SIMPLE AS WATER – Review by Carol Cling

Overwhelming numbers suggest the scope of the Syrian refugee situation, but not the true human cost.
For that, we need documentaries like Simple as Water. The latest from Oscar-winner Megan Mylan (Lost Boys of Sudan), the haunting — and achingly human — Simple as Water focuses on four different Syrian families struggling to move on with their lives.

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FOUND – Review by Brandy McDonnell

Viewers of the new Netflix documentary “Found” are advised to push play with open hearts and minds — along with a full and open package of tissues. At times almost painfully intimate and emotional, the film follows three teenagers born in China, left in public places by their birth parents and then adopted and raised by American families as they go on a shared journey of self-discovery.

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SUNKEN ROADS: THREE GENERATIONS AFTER D-DAY – Review by Martha K Baker

People who remain interested in the history of D-Day, June 6, 1944, will find much to absorb in “Sunken Roads: Three Generations After D-Day.” This documentary differs from other History Channel-types due to the presence of the filmmaker, Charlotte Juergens. She concentrates on the veterans, not on the paratroopers’ generals, in an effort to connect with her great-grandfather Pat.

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CIVIL WAR – Review by Martha K Baker

How do Americans tell the history of the time our country suffered an insurrection? How do we teach about the Civil War, learn about it, perpetuate “The Lost Cause”? How do we translate the period of Reconstruction to the continuing era of White Supremacy? Filmmaker Rachel Boynton asked those questions, over and over, in class rooms and council rooms and living rooms.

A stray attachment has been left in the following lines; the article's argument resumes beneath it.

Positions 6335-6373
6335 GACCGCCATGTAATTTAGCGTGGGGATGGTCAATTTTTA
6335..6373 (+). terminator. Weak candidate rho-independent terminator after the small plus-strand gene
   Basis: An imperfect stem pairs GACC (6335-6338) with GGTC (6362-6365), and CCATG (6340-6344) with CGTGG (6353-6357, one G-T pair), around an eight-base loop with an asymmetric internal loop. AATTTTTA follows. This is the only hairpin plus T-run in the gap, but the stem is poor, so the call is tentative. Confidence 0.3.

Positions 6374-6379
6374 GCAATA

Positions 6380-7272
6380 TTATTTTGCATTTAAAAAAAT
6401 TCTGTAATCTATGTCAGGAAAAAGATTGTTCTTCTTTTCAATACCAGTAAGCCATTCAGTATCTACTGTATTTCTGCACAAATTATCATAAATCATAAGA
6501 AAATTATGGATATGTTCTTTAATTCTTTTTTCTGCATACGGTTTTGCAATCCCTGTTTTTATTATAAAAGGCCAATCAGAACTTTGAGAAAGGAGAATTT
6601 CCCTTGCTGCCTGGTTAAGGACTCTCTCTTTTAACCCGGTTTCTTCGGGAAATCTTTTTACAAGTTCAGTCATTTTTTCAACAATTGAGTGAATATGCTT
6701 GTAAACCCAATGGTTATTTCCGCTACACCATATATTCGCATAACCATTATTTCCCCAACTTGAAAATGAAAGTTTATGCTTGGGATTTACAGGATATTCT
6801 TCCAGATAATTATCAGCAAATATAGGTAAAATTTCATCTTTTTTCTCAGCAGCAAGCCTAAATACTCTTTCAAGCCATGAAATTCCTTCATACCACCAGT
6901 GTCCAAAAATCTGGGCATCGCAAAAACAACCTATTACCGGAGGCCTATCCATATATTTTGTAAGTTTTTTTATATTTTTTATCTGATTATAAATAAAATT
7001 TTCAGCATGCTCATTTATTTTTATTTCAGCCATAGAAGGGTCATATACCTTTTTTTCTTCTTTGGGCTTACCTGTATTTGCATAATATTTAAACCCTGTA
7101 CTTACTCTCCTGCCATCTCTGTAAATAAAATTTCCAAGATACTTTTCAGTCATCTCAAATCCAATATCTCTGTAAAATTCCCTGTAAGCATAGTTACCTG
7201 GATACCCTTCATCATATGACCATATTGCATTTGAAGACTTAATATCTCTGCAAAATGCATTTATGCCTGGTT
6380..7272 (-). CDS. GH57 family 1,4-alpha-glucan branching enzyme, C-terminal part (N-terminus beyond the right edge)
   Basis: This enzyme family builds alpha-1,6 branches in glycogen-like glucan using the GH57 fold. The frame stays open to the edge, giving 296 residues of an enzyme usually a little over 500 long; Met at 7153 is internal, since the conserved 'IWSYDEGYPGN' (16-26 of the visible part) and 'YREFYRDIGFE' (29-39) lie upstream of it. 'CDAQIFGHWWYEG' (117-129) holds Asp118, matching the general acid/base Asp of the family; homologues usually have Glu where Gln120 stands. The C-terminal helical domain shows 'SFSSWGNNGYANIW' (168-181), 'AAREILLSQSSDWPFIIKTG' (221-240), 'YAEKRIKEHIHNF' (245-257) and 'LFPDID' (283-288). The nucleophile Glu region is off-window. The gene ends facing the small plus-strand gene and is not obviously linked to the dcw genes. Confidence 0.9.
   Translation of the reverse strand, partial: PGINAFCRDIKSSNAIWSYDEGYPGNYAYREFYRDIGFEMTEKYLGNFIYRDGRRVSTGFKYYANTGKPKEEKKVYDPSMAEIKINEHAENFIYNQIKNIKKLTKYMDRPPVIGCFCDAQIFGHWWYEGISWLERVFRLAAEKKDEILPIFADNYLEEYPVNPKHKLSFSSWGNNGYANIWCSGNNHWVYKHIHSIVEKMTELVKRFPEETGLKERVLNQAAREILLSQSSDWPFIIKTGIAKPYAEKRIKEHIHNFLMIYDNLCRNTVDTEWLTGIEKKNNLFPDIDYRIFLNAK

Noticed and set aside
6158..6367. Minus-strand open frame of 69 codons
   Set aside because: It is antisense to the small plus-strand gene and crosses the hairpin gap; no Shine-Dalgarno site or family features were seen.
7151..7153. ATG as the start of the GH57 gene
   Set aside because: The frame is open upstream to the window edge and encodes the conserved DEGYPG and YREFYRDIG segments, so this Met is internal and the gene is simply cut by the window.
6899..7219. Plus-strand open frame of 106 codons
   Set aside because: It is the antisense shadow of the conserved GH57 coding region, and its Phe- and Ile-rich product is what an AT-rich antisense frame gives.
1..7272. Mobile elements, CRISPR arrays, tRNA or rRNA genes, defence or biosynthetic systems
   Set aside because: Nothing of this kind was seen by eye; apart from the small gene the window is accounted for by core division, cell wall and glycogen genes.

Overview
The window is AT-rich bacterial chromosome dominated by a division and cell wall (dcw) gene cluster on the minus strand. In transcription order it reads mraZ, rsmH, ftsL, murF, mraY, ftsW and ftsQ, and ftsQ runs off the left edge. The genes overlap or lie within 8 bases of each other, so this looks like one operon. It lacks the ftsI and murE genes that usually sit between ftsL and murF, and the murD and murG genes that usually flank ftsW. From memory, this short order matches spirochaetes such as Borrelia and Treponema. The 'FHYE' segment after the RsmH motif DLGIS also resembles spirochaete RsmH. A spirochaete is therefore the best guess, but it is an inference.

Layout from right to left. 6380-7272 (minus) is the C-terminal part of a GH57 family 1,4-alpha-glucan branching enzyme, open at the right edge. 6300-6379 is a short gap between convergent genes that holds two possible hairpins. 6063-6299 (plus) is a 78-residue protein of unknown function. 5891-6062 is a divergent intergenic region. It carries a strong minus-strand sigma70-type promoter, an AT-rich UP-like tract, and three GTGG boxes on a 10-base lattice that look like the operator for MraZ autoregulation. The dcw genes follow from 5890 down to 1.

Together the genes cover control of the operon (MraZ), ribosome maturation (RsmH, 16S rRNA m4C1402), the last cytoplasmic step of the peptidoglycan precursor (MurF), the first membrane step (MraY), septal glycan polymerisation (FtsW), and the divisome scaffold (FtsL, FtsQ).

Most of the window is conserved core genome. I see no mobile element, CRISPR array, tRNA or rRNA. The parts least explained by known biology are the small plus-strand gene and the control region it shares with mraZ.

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AT THE READY – Review by Sandie Angulo Chen

At the Ready is an easy sell for those who find something uniquely fascinating about the state of Texas, and in particular its border towns. The fact that there are high schools in Texas that offer law enforcement courses and criminal justice clubs in which students compete in mock raids, hostage negotiations, active-shooter situations, and other law enforcement scenarios shouldn’t come as a surprise; it’s Texas. What is surprising, is that the documentary isn’t about an all-White high school in a red swath of the State; it’s about a club at predominantly Hispanic (nearly all the students are cued as Mexican American) Horizon High School in El Paso.

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THE GIG IS UP – Review by Liz Braun

What’s it like to be “your own boss” in the global gig economy? Much like being rats in a maze, according to The Gig Is Up, an engaging documentary about the driver behind your Lyft ride, the Uber Eats kid who delivered dinner and the TaskRabbit guy doing your yard work. The people who are the invisible machinery behind all this ‘convenience’ are the focus of director Shannon Walsh’s film, a picture one hopes will shame the Ubers and Amazons of the world. But that doesn’t seem likely.

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CAT DADDIES – Review by Leslie Combemale

At a time when many documentary and narrative feature releases darkly reflect the challenges, heartache, and cynicism resulting from a worldwide pandemic, Cat Daddies is as much a balm for the soul as a purring kitten burrowing into your hip. The film is a heartwarming charmer that shows men of diverse interests and backgrounds celebrating the unconditional love they have for their furry friends.

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THE LONLIEST WHALE – Review by Martha K Baker

Watching The Loneliest Whale is a little like being on an actual whale watch. Whether in Baja, Mexico, or Bar Harbor, Maine, you hope for a sighting, patiently watching the water for the rising up of the largest mammal. Even if none arise, you enjoy the journey out to sea. The Loneliest Whale is a hybrid documentary, as much about loneliness as a human experience as it is about a whale and its weird song. As one of the scientists says, “Every story has an ending even if it’s not the one expected.”

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WITH THIS BREATH I FLY (Austin Film Fest 2021) – Review by Diane Carlson

The oppressed legal status of women in Afghanistan is well known and even more distressing with the recent Taliban takeover. Providing important insights, in particularizing the experiences of two Afghan women, directors Clementine Malpas and Sam French add alarming details to that more general understanding of exactly what this lived legal, cultural subjugation means and the ways even the European Union supports that inequitable system.

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